1. spectral. Either global (e.g., Cheeger inequality,) or local.

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1 CS369M: Algorithms for Modern Massive Data Set Analysis Lecture 12-11/04/2009 Introduction to Graph Partitioning Lecturer: Michael Mahoney Scribes: Noah Youngs and Weidong Shao *Unedited Notes 1 Graph Partition A graph partition problem is to cut a graph into 2 or more good pieces. The methods are based on 1. spectral. Either global (e.g., Cheeger inequality,) or local. 2. ow-based. min-cut/max-ow theorem. LP formulation. Embeddings. Local Improvement. 3. combination of spectral and ow. Note that not all graphs have good partitions. Question: Can we certify that there are no good clusters in a graph? Good clusters have the following properties: 1. internally (intra) - well connected. 2. externally (inter) - relatively poor How do we quantify this? Extreme cases: 1. split into 2 disconnected pieces 2. split into S, S on 2 maximum complete induced subgraphs. 2 Min cut problem Define Given G = (V, E), a cut is a partition of V, (S, S), where S V. Given s, t V, an (s, t) cut is a cut s.t. s S, t S A cut set of a cut is (u, v) : (u, v) E, u S, v S The min cut problem: nd the cut of "smallest" edge weights 1. good: Polynomial time algorithm (min-cut = max ow) 2. bad: often get very inbalanced cut 3. in theory: cut algorithms are used as a sub-routine in divide and conquer algorithm 4. in practice: often want to "interpret" the clusters or partitions 1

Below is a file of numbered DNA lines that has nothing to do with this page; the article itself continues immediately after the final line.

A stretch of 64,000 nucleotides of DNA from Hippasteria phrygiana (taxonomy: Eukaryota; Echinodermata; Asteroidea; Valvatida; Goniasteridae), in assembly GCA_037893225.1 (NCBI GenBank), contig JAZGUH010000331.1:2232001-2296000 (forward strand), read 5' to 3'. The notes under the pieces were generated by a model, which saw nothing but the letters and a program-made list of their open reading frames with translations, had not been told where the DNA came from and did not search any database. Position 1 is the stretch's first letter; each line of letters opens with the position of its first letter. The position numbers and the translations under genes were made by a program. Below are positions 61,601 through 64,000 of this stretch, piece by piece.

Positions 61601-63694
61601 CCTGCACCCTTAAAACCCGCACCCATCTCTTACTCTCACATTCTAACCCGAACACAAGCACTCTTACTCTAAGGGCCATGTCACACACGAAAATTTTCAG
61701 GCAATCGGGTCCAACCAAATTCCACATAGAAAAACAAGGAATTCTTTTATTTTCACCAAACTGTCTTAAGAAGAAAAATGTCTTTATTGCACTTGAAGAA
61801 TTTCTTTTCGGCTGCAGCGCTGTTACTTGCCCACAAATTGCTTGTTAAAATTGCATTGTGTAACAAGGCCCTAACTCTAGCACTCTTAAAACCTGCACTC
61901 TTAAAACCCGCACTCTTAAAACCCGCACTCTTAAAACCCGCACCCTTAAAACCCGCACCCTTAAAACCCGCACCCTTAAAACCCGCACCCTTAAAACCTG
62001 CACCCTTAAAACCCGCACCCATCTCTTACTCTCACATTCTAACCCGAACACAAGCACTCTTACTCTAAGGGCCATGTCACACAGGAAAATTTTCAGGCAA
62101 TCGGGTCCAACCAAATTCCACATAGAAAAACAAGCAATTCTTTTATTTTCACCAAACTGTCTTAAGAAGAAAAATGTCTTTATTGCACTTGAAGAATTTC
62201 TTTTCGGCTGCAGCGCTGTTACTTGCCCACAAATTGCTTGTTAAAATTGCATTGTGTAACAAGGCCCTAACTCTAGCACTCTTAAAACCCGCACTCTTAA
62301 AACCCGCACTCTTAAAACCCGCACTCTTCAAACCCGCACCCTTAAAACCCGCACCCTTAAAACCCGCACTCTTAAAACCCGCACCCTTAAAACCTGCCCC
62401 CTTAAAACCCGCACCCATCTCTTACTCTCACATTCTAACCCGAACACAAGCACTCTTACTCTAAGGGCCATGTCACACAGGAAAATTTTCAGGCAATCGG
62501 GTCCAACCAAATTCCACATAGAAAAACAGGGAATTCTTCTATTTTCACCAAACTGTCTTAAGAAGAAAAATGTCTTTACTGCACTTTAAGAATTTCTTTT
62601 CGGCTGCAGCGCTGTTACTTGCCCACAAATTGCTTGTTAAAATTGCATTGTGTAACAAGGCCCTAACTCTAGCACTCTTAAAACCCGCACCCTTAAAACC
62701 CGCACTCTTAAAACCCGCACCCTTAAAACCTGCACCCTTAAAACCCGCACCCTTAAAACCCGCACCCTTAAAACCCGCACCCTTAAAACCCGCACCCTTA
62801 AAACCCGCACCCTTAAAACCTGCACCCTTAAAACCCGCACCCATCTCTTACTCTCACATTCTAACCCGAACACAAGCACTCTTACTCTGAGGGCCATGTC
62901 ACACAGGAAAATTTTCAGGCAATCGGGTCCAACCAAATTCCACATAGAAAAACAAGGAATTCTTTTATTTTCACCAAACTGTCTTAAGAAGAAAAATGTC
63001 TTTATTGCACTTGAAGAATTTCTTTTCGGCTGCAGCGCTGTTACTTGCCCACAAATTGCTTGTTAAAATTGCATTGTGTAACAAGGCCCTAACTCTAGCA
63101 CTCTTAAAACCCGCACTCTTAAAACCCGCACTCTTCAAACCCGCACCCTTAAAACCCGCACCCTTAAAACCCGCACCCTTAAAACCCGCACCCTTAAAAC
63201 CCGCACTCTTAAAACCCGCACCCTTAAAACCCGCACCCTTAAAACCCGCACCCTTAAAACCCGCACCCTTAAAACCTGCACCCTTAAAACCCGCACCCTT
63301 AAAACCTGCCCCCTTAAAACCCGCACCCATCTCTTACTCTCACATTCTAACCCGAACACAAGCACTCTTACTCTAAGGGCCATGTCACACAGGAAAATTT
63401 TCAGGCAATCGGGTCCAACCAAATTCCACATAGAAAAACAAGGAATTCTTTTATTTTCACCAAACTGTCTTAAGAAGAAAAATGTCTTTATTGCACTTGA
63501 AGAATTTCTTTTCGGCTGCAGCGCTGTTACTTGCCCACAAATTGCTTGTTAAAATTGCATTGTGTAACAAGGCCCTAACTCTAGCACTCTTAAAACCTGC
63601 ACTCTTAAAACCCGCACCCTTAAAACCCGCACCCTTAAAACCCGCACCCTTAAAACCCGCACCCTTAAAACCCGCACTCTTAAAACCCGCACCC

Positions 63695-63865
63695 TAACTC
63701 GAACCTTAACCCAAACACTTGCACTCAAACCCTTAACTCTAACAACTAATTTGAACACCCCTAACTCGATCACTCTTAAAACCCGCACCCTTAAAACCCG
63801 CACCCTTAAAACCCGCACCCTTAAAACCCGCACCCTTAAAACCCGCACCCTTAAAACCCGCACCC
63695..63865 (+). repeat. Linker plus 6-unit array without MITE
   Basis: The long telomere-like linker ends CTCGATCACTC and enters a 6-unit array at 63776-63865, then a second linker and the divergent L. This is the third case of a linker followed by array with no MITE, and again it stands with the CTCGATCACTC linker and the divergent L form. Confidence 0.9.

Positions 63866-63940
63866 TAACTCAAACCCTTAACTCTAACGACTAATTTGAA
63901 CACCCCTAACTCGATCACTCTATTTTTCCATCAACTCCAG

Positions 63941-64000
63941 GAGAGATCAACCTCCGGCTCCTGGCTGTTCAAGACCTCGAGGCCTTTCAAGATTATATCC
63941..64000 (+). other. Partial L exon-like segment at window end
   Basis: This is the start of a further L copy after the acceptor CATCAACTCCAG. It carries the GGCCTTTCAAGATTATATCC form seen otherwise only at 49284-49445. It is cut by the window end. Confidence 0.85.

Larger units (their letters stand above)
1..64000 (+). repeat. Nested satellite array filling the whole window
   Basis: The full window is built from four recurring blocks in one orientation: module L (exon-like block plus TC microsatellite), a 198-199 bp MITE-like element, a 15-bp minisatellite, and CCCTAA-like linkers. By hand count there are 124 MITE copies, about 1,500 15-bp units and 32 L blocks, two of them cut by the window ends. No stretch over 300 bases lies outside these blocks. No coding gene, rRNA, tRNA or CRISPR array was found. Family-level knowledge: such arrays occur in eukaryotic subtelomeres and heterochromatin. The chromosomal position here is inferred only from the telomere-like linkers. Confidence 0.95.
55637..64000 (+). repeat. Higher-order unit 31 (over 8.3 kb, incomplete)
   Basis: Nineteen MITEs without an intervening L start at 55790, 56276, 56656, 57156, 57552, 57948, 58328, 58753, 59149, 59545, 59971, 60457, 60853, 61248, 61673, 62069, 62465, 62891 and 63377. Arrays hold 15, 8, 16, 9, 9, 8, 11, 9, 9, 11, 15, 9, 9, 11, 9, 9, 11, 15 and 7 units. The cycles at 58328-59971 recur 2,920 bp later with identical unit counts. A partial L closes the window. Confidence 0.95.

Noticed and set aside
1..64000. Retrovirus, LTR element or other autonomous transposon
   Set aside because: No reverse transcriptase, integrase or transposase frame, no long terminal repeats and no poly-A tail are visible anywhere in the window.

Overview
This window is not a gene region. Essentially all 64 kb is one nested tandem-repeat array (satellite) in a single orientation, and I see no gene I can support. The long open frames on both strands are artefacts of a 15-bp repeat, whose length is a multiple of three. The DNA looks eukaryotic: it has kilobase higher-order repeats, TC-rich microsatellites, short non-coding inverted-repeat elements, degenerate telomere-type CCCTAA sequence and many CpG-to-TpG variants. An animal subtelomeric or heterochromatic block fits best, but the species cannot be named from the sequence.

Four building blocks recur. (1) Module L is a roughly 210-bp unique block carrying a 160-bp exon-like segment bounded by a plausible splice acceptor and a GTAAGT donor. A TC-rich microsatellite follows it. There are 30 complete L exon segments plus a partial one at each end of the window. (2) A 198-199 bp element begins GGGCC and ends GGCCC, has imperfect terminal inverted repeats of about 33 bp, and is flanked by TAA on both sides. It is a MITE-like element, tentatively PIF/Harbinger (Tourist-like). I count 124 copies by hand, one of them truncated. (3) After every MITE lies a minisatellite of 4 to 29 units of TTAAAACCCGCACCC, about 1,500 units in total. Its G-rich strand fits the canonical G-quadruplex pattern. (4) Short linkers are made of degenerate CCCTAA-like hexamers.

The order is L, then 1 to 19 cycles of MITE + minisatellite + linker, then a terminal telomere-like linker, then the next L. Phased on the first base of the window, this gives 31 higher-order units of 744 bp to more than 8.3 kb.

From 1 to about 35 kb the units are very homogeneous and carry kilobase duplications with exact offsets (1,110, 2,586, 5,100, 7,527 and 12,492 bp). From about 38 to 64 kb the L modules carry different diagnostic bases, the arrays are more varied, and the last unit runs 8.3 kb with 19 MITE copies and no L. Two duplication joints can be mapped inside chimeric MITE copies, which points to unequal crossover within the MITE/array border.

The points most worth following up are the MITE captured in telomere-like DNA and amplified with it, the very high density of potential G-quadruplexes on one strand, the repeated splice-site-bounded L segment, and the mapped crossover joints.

2 3 Max Flow Problem Define Call the capacity of an edge (u, v) E : e uv Let there be a cost function: c : E R +, delineated c uv or c e Then a ow is function of f : E R + 1. f uv C uv u, v (capacity constraints) 2. (u,v) E f uv = f vu (conservation of ows) Then the value of the ow f = v f sv The MAX ow problem: max f The capacity of (s, t) cut is c(s, S) = C uv. The min cut problem is min C(S, T ) Note: this is a "single ow problem"... i.e. only one s and one t Theorem: the max value of an s t ow is equal to the min capacity of an s t cut. Proof idea: max flow min cut (weak duality) Does there exists a cut that achieves equality? Yes, from the strong duality theorem we can also solve the dual of the max-ow problem, which is the min-ow problem Primal: (max ow) subject to max f f uv C uv Dual: (min cut) s.t. min c ij d ij (i,j) E d ij p i + p j 0, ij E p s = 1, p t = 0, p i 0, V d ij 0, ij E Can we add a "balance" condition? 2